Rodger (R.J.) Arneil (EA 1957-62)
John O’Groats to Land’s End
We arrived safely at Land’s End on the 28th May after an epic journey from John O 'Groats lasting the 18 days. It was an Odyssey to be remembered.
The generosity of the people who sponsored us and those we met was amazing. The total trip raised more than £300k for charity which has left us with a feeling that it has "done good" for somebody. Not bad for eight 60+ year olds!
Everyone was so generous - older ladies in tea shops, shopkeepers and even people on the street. The scenery we passed through was spectacular and took us to places we would otherwise never have seen. Being on bicycles also meant we saw a plethora of wildlife and we were never on main roads for long which was a major blessing
The scents of wild thyme and marjoram refreshed our heaving lungs and Scotland was truly beautiful and rugged. I had not appreciated the breathtaking landscapes we would pass through in the country where I was brought up. The painful climbs over endless hills, be they Scottish Highland, Pennine, Dartmoor or Mendip, are all composed of the rocks that make up the ages of the planet earth. It made no difference to the pain of climbing them whether they were composed of the Archean rock of 4 billion years ago, or of the more recent 280 million year old granite of Dartmoor.
The wonderful downhill ride down the Cheddar Gorge was the only time I fell off the bike - having lost concentration, and the villages through Yorkshire, Cheshire, Herefordshire, Devon and Cornwell took us all by surprise for their architecture and rural settings. They were so "off track" we would have otherwise never have come across them.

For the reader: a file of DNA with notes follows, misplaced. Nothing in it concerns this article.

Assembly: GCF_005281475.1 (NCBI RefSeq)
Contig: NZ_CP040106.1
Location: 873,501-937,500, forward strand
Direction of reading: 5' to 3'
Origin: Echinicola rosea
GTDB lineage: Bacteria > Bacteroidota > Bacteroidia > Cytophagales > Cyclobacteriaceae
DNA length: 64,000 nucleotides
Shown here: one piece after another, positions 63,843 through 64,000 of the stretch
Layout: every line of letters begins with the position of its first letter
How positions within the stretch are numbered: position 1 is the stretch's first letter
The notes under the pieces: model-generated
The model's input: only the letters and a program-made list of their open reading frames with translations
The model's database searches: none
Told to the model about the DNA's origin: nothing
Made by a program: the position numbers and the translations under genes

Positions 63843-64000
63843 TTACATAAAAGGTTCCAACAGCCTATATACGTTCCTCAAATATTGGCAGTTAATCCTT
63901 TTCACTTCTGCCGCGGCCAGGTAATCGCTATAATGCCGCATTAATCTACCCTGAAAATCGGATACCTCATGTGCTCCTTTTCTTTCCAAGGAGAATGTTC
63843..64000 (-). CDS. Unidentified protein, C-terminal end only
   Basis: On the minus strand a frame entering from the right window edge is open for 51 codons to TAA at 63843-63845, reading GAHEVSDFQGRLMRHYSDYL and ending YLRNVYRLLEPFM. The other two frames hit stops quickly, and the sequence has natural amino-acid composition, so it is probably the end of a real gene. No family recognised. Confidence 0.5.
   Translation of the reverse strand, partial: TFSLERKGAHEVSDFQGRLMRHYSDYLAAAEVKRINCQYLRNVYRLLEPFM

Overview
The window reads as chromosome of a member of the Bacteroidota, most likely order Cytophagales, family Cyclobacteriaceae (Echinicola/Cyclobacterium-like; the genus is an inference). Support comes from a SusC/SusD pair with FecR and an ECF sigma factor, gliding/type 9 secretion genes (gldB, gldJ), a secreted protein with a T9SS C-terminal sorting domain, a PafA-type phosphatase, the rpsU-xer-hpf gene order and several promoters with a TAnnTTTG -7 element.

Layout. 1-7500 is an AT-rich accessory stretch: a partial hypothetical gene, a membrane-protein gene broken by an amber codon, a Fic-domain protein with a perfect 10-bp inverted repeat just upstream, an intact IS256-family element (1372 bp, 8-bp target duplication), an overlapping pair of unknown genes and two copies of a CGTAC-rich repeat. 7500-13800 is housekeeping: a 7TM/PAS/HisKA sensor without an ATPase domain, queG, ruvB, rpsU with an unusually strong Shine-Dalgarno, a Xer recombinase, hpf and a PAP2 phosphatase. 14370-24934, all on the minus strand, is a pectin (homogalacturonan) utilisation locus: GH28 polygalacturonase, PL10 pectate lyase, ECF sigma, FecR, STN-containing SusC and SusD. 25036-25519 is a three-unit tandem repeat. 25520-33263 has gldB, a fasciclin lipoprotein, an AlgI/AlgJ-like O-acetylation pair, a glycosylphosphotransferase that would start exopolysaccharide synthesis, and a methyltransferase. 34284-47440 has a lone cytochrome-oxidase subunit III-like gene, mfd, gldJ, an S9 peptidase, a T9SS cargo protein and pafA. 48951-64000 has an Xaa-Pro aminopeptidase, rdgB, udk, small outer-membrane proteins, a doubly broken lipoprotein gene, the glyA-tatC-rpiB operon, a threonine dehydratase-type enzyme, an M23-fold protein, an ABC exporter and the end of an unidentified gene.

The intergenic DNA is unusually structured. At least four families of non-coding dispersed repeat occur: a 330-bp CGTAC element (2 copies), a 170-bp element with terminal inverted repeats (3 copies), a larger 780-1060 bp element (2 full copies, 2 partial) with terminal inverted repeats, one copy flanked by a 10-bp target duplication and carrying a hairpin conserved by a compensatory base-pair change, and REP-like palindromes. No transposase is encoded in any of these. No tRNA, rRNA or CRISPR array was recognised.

Yes there were days when the weather was "biblical", but it was all part of the experience, especially over Dartmoor, and looking back I enjoyed the hailstones and wind and wet as well as the sunnier days. And whilst I like such challenges there was always the prospect of a warm bath at the end of it followed by a hearty supper!
The headwinds in Scotland were no less than massive and so were the hills. One learned that the top of these hills never came quickly and often went up again around the corner. They say a hill cannot be considered steep until a less steep hill has been experienced - on some of these hills a ladder would have been welcome!
The guys I had the pleasure to travel with were great and are now all my "new best friends".
We fashioned a strong team from a disparate group and I am sure lasting bonds have been developed.
I would like to say many, many thanks to all of you who have donated; it was extremely kind and generous and was most appreciated. And if anyone else is foolish enough to want to undertake such a trip I have a few tips which I would be pleased to pass on.
With best wishes and thanks,